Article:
Remark. It is worth noticing that if \(A_j \cap A_i = \varnothing\), for every \(i\) and \(j\), with \(i\neq j\), then \(P(A_1 \cup A_2 \cup....\cup A_n) = \sum_{i=1}^{n}P(A_i),\) as stated in (4.4).

4.3 Examples and Illustrations

4.3.1 Flipping coins

Example 4.1 (Flipping Coins) If we flip a balanced coin twice, what is the probability of getting at least one head?

The sample space is: \(S = \{HH, HT, TH, TT\}\)

Since the coin is balanced, these outcomes are equally likely and we assign to each sample point probability \(= 1/4\)

Let \(A\) denote the event obtaining at least one Head, i.e. \(H = \{HH, HT, TH\}\)

\[\begin{align} Pr(A) &= Pr( \{HH \cup HT \cup TH\}) = Pr(\{HH\}) + Pr(\{HT\}) + Pr(\{TH\})\\ &= \frac{1}{4} +\frac{1}{4}+\frac{1}{4} = \frac{3}{4} \end{align}\]

4.3.2 Detecting shoppers

Example 4.2 (Detecting Shoppers) Shopper TRK is an electronic device designed to count the number of shoppers entering a shopping centre. When two shoppers enter the shopping centre together, one walking in front of the other, the following probabilities apply:

  1. There is a 0.98 probability that the first shopper is detected.
  2. There is a 0.94 probability that the second shopper is detected.
  3. There is a 0.93 probability that both shoppers are detected.

What is the probability that the device will detect at least one of the two shoppers entering? Let us define the events \(D\) (shopper is detected) and \(U\) (shopper is undetected). Then, the Sample Space is \(S=\{ DD, DU, UD, UU\}\)

We can futher proceed to interpret the probabilities that were previously mentioned:

  1. \(Pr(DD \cup DU) = 0.98\)
  2. \(Pr(DD \cup UD) = 0.94\)
  3. \(Pr(DD) = 0.93\)

\[\begin{align} Pr(DD \cup UD \cup DU) &= Pr(\{DD \cup UD\} \cup \{DD \cup DU\})\\ &= Pr(\{DD \cup UD\}) + Pr(\{DD \cup DU\}) - Pr(\{DD \cup UD\} \cap \{DD \cup DU\}) \end{align}\]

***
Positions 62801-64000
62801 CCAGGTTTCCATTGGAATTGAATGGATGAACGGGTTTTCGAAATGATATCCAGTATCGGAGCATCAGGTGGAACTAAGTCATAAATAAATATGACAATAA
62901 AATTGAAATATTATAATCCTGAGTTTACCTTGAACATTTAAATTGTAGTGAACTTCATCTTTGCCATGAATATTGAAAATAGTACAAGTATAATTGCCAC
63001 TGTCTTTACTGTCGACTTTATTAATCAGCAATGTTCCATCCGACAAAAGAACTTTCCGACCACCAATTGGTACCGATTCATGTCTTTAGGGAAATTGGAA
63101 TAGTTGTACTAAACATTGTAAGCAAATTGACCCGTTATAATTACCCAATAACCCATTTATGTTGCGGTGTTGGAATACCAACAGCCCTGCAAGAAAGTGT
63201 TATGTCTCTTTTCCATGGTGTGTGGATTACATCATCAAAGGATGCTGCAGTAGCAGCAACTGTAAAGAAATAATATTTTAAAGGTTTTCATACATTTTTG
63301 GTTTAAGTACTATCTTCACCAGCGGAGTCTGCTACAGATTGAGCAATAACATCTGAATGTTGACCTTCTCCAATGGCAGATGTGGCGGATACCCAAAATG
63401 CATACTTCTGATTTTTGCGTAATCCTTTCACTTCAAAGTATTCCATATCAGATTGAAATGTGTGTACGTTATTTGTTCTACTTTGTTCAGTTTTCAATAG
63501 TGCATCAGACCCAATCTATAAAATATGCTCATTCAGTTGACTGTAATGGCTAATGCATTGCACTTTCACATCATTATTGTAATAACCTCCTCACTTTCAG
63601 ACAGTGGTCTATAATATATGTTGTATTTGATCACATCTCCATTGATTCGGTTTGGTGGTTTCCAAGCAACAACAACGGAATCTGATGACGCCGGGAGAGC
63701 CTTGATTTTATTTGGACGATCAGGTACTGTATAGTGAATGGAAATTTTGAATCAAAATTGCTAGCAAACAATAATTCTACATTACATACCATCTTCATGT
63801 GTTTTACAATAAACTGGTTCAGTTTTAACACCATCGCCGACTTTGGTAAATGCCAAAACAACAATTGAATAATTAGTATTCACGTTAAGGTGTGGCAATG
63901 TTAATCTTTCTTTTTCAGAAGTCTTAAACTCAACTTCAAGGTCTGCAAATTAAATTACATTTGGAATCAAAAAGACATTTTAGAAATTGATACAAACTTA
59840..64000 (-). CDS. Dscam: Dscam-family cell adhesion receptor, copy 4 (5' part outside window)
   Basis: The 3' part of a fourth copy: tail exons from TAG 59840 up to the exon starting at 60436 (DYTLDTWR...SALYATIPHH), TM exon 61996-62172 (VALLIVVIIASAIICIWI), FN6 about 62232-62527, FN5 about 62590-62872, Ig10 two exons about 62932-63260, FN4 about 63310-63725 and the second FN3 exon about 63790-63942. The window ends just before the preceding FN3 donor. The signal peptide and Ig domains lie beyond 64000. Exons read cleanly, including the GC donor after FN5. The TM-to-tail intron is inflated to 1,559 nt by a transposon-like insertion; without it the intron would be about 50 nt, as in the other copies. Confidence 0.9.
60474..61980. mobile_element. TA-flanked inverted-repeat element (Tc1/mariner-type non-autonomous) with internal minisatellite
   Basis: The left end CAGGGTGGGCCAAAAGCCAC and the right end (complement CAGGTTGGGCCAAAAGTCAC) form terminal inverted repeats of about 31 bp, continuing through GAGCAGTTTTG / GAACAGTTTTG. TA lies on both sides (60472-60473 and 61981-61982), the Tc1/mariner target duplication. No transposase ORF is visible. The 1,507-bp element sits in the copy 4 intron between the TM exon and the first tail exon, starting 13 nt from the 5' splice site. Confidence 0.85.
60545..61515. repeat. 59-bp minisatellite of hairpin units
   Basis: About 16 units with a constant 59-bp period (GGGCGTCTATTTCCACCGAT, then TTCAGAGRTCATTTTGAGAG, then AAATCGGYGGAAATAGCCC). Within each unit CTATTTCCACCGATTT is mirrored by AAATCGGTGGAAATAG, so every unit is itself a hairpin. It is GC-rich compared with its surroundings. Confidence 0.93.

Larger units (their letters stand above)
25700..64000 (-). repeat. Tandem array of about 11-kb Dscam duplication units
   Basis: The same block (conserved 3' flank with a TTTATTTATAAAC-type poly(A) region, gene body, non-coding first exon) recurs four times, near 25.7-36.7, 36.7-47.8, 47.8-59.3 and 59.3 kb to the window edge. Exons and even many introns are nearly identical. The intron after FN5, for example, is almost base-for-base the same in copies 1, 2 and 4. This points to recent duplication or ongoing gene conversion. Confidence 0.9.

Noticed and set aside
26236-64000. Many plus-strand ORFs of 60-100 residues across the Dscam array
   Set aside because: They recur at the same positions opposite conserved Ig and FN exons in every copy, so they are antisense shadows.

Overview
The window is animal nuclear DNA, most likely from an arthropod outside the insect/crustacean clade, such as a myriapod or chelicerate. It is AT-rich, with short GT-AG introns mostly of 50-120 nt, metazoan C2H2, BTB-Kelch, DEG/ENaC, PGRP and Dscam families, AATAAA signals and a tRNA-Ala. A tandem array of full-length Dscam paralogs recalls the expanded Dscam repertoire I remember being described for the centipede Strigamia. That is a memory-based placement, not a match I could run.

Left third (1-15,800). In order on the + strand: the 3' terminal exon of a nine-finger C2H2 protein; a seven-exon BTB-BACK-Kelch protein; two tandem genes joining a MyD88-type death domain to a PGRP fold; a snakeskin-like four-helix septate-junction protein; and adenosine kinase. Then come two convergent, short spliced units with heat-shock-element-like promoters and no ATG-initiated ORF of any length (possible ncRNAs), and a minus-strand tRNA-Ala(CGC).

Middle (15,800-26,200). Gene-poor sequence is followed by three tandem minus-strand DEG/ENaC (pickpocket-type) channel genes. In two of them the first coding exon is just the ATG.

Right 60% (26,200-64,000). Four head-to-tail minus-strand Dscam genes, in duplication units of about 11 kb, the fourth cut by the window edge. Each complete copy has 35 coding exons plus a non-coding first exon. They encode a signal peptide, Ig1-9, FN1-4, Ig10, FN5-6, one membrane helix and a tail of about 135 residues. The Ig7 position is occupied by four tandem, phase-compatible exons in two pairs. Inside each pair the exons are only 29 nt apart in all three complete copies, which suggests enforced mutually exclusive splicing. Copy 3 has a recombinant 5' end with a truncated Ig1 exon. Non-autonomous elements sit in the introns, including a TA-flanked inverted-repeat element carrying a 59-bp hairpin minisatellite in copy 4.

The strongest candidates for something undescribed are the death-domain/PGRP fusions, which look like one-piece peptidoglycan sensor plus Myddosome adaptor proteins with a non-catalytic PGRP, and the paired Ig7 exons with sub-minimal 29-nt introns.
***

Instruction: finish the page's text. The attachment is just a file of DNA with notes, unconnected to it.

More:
Let’s study the event \(\{DD \cup UD\} \cap \{DD \cup DU\}\) to compute its probability.

As we have seen in Chapter 2, the union is distributive with respect to the intersection operations, hence:

\[(DD \cup UD) \cap (DD \cup DU) = DD \cup (UD \cap DU) =DD \cup \varnothing = DD\]

This can also be assessed graphically, as illustrated on figure 4.2, where the intersection between events \((DD \cup UD)\) and \((DD \cup DU)\) is clearly given by \(DD\).

So, the desired probability is: \[\begin{align} Pr(DD \cup UD \cup DU) &= Pr(\{DD \cup UD\}) + Pr(\{DD \cup DU\}) - Pr(DD) \\ &= 0.98 + 0.94-0.93 \\ &= 0.99 \end{align}\]
Schematic illustration of the sets in Exercise 3.2

Figure 4.2: Schematic illustration of the sets in Exercise 3.2

4.3.3 De Morgan’s Law

Example 4.3 (Application of De Morgan’s laws) Given \(P(A\cup B)=0.7\) and \(P(A\cup {B}^c) = 0.9\), find \(P(A)\)

By De Morgan’s law,

\[P(A^c \cap B^c) = P((A\cup B )^c) = 1 - P(A\cup B) = 1 - 0.7 = 0.3\]

and similarly:

\[P(A^c \cap B) = 1 - P(A \cup B^c) = 1- 0.9 = 0.1.\]

Thus, \[P(A^c)=P(A^c \cap B^c )+P(A^c \cap B)= 0.3+ 0.1= 0.4,\] so: \[P(A)=1 - 0.4= 0.6.\]

4.3.4 Probability, union, and complement

Example 1.2 John is taking two books along on his holiday vacation. With probability 0.5, he will like the first book; with probability 0.4, he will like the second book; and with probability 0.3, he will like both books.

What is the probability that he likes neither book?

Let \(A_i\) be the event that John likes book \(i\), for \(i=1,2\). Then the probability that he likes at least one book is: \[\begin{eqnarray} P\left(\bigcup_{i=1}^2 A_i\right) &=& P(A_1 \cup A_2) = P(A_1) + P(A_2) - P(A_1 \cap A_2)\\ &=& 0.5 + 0.4 -0.3 =0.6. \end{eqnarray}\] Because the event the John likes neither books is the complement of the event that he likes at least one of them (namely \(A_1 \cup A_2\)), we have \[P(A^{c}_1 \cap A^{c}_2 ) = P((A_1 \cup A_2)^c) = 1- P (A_1 \cup A_2) = 0.4.\]

4.4 Conditional probability

'Probability of a walk' from the [Cartoon Guide to Statistics](http://www.larrygonick.com/titles/science/the-cartoon-guide-to-statistics/)

Figure 4.3: ‘Probability of a walk’ from the Cartoon Guide to Statistics

As a measure of uncertainty, the probability depends on the information available. The notion of Conditional Probability captures the fact that in some scenarios, the probability of an event will change according to the realisation of another event.

Let us illustrate this with an example: